History Of Josephine

At the turn of the century, Norwegian immigrant John Hals owned a successful shingle mill on the outskirts of Stanwood in the newly established state of Washington. John and his wife Josephine were prominent members of the pioneer community and were active in Stanwood’s Trinity Lutheran Church. The couple lived well until tragedy struck in 1905 when Josephine died while giving birth to their first child. In memory of his wife, John Hals donated $10,000 and a ten-acre parcel of land to be used for the construction of a home for the elderly. A little more than a year later “Josephine Old People’s Home,” was dedicated in a jubilant celebration on Sunday, September 26, 1908. Mr. Hals addressed the gathering of over one thousand people, charging them to “Care for others as God has provided for us.”

John Hals’ vision of extending God’s love to others remains the foundation of Josephine. For many years, support for Josephine came chiefly from its member congregations and the surrounding community. Churches arranged “pound socials,” which invited participants to bring one pound of food to be given to the residents. Other civic groups regularly pitched in to help raise money to support the cost of resident care. This community support was vital not only to the basic survival of Josephine but enabled Josephine to go the “extra mile” in providing high quality, compassionate, person-centered care for the body, mind and spirit. Josephine was, in fact, an extension of the community’s commitment to provide high quality care to their elderly.

Over the years the needs of the community changed significantly. In the late 1980s, Josephine began providing childcare services – first to the staff and then to families in the community. The program followed a unique vision: rather than separating the children from the residents, the childcare classrooms were located throughout the facility and opportunities for inter-generational encounters were built right into the daily schedule. The program was an immediate success. Shortly after launching the childcare program, Snohomish county officials invited Josephine to conduct an Early Childhood Education and Assistance Program (ECEAP) program, Washington State’s equivalent of the federal Head Start childcare program for low-income families. Today we have 250+ children registered in our Daycare, Preschool, ECEAP, Montessori, Kindergarten programs along with before & after school program.  In 1997, Josephine added “The Suites”. These 55 apartments/suites include studio and 1 or 2 bedroom units. Today, Josephine continues to grow in our service, being licensed for 160 Rehabilitation, Long-Term Care, and Memory Care beds.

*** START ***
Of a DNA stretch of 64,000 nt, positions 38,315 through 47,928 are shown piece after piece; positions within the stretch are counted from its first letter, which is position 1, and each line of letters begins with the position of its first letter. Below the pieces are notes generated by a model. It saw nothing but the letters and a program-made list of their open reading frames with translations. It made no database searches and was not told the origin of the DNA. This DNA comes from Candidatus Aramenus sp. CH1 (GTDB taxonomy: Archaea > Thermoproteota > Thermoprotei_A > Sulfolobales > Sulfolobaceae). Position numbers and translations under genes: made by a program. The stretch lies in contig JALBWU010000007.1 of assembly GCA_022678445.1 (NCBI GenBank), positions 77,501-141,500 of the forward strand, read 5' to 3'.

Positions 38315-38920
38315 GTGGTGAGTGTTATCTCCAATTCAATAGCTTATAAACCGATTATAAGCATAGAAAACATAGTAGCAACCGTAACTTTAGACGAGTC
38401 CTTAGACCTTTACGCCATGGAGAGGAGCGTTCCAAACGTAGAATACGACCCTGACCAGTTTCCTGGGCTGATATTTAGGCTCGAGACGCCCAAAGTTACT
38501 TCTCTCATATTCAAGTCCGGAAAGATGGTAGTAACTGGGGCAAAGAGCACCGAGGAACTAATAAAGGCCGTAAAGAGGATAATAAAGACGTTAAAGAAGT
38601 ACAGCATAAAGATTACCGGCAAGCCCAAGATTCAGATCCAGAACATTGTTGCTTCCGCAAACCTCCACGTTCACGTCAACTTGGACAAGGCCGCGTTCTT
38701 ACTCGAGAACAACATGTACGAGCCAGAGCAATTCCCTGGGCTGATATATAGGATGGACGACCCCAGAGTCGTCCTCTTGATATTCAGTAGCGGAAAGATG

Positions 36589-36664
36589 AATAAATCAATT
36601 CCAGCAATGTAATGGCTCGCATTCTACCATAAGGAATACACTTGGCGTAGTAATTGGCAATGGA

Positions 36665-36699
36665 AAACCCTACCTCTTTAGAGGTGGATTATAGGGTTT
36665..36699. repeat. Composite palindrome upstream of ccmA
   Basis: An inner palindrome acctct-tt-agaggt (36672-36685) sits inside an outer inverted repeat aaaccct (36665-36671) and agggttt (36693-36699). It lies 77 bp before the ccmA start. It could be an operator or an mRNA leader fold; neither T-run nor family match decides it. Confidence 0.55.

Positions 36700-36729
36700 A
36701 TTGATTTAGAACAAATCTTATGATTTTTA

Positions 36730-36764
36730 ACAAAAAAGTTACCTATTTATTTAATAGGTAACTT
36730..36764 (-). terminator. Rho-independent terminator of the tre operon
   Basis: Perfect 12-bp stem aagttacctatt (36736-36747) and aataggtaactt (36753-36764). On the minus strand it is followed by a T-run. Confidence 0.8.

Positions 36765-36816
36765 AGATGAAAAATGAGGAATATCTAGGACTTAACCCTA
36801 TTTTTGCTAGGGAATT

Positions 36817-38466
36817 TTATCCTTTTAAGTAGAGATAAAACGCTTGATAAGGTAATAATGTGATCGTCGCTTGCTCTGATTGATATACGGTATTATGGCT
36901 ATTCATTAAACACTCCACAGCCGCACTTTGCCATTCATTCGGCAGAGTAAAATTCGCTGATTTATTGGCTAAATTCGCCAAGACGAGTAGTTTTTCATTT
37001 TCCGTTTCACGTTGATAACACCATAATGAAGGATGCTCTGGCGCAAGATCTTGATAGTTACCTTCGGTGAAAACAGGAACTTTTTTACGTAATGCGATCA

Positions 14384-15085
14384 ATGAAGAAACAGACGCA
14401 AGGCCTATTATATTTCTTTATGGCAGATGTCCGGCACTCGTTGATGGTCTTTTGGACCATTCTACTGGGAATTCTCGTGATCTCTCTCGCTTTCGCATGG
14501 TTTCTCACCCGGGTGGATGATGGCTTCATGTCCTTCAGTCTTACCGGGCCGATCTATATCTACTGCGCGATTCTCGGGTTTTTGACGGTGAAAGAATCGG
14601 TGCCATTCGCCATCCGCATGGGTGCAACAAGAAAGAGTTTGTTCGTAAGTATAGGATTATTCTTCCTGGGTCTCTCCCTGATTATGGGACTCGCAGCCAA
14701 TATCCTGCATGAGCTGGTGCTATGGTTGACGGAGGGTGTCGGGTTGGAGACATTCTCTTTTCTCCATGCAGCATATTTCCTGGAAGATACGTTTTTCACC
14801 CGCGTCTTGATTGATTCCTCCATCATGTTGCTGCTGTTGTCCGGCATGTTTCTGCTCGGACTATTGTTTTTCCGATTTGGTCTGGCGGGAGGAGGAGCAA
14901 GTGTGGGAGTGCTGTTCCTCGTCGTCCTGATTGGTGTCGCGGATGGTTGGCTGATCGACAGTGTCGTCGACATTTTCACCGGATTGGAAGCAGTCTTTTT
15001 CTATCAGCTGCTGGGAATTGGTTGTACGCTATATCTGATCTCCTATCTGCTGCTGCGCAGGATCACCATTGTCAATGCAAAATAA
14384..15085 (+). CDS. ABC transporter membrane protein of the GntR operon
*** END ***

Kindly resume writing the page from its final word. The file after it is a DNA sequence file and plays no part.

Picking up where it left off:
With the advent of federally-funded health care programs such as Medicare and Medicaid in the 1960s, Josephine’s dependence on community support began to change. Today, Josephine continues to follow our mission; “Josephine is a caregiving community for all generations” and to be good stewards of our finances and operate in an efficient manner. This enables our partner congregations, members and other community-based groups to focus their support on special needs or activities of Josephine’s residents and or children.

Josephine today has over 300 employees and continues to look to the future; reviewing community needs, assisting where we can and applying newly learned care techniques and therapy to those we care for. It is with “One Heart and Many Hands” that Josephine continues to celebrate “Fullness of Life” with our community centered services since 1908. It is with this same heart, that we say to all our past and present staff, congregations, parishioners, volunteers, donors, and so many others: “Thank You”.